Huffington Post: Female genital mutilation ranks as one of the worst manifestations of gender inequality.
On Feb. 6, 2017, the world observed the 14th International Day of Zero Tolerance for Female Genital Mutilation (FGM).
Consider this: Approximately 200 million girls and women alive today have undergone some form of FGM, globally.
One cannot but despair at the indolent pace towards elimination of one of the most brutal cultural norms, a practice that continues to hold women and a nation’s development back.
While Kenya must be applauded for having brought down the national FGM prevalence from 32 percent to 21 percent in the last 12 years, there are still some communities where about nine in 10 girls are needlessly mutilated, often forced to leave school and into early marriage.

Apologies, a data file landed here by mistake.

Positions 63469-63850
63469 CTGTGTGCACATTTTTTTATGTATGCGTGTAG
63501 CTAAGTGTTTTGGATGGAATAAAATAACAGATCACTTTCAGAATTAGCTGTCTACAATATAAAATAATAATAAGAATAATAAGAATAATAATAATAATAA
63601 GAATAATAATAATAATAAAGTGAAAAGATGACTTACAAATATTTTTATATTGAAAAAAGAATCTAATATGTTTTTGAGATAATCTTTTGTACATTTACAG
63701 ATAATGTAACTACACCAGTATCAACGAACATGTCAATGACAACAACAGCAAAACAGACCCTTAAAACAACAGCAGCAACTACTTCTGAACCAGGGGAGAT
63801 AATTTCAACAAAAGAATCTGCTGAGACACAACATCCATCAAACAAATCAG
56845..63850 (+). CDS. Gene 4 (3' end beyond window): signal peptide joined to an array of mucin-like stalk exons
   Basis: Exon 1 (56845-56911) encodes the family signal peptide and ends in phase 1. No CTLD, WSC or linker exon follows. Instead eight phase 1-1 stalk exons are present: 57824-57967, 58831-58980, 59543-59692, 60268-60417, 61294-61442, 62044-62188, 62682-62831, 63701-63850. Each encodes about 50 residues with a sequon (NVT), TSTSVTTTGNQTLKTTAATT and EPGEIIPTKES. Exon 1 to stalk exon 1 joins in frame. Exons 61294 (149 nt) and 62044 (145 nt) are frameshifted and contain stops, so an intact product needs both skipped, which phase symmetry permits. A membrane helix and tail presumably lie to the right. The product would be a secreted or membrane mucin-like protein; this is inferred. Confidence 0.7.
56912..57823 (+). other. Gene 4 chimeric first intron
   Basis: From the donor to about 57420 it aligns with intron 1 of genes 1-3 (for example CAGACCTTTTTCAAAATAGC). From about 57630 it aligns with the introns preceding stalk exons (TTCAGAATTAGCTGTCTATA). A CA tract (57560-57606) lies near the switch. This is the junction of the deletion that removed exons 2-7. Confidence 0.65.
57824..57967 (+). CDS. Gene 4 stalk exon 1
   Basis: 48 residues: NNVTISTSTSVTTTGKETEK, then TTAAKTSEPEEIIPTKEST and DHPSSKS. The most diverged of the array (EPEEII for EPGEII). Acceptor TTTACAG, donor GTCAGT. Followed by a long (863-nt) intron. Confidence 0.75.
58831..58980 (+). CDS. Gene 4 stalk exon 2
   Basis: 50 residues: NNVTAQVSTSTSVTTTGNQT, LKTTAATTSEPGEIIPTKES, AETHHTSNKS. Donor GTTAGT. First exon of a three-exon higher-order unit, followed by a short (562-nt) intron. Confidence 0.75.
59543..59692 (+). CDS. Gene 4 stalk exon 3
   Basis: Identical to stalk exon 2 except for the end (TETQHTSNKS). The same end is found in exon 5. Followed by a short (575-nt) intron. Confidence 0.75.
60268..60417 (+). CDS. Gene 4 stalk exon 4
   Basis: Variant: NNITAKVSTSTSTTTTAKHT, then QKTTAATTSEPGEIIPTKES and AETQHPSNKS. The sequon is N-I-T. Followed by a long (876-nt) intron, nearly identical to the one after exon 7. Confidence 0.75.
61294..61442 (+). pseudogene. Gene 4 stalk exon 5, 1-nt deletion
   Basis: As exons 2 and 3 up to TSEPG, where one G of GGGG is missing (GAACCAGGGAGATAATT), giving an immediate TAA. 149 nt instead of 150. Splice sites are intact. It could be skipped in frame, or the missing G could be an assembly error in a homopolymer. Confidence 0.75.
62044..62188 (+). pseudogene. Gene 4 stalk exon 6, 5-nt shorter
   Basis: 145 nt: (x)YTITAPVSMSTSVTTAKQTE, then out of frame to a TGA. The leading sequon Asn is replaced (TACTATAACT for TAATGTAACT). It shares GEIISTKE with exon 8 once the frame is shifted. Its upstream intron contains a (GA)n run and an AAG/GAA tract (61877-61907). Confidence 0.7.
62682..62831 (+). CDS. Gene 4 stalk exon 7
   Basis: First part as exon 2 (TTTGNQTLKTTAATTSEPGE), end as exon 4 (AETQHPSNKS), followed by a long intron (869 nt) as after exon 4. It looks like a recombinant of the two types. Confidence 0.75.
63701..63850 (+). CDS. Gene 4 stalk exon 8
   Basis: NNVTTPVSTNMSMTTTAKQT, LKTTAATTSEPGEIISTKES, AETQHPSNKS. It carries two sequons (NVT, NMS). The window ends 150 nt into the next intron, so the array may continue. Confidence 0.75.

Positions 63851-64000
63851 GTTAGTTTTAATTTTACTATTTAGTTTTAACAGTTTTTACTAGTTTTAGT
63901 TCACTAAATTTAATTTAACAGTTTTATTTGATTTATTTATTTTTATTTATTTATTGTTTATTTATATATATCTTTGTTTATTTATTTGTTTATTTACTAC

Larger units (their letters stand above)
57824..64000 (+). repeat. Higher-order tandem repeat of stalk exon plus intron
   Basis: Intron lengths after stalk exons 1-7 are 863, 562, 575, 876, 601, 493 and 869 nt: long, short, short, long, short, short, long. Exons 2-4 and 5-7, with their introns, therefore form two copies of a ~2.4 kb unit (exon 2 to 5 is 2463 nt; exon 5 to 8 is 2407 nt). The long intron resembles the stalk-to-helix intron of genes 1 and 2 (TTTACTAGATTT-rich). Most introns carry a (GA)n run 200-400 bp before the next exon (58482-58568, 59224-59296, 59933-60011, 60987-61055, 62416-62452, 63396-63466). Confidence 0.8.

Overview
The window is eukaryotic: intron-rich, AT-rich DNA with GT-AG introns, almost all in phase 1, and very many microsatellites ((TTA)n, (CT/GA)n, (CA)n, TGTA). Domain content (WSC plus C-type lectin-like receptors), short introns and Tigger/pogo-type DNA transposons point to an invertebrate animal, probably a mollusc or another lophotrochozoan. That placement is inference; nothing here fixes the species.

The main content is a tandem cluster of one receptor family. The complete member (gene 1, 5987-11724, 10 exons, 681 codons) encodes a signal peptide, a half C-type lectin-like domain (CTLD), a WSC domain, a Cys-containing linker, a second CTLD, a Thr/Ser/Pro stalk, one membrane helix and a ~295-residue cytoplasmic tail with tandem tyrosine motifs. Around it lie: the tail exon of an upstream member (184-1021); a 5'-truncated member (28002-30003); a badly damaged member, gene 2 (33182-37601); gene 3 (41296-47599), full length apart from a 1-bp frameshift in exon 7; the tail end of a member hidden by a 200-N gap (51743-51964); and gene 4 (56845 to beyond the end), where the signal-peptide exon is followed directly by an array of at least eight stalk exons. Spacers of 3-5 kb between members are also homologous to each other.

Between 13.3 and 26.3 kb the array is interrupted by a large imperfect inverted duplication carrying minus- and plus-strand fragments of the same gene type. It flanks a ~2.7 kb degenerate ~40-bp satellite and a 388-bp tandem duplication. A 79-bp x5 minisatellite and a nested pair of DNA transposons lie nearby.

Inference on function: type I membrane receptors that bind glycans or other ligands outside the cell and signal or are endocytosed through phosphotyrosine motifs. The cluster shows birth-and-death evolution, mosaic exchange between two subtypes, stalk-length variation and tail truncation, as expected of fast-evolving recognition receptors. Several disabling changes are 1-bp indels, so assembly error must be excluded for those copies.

An often-unnoticed reality is that the effects of FGM go far beyond the negative physical and psychosocial consequences. The social and economic damage done to entire countries has only started to be realized.
In 2015, the Sustainable Development Goals (SDGs) recognized the close connection between FGM, gender inequality and development, urging global action to end FGM by 2030.
Last year, UNDP’s Africa Human Development Report estimated that gender inequality is costing sub-Saharan Africa six percent of its GDP leading to around US$ 95 billion in lost revenue.
The government of Kenya is demonstrating commendable determination to eliminate the practice. Increased resources to the national Anti-FGM Board have resulted in good progress towards implementing the Prohibition of the FGM Act and tangible strides are being made to find alternative rites of passage, as explained in the photo above.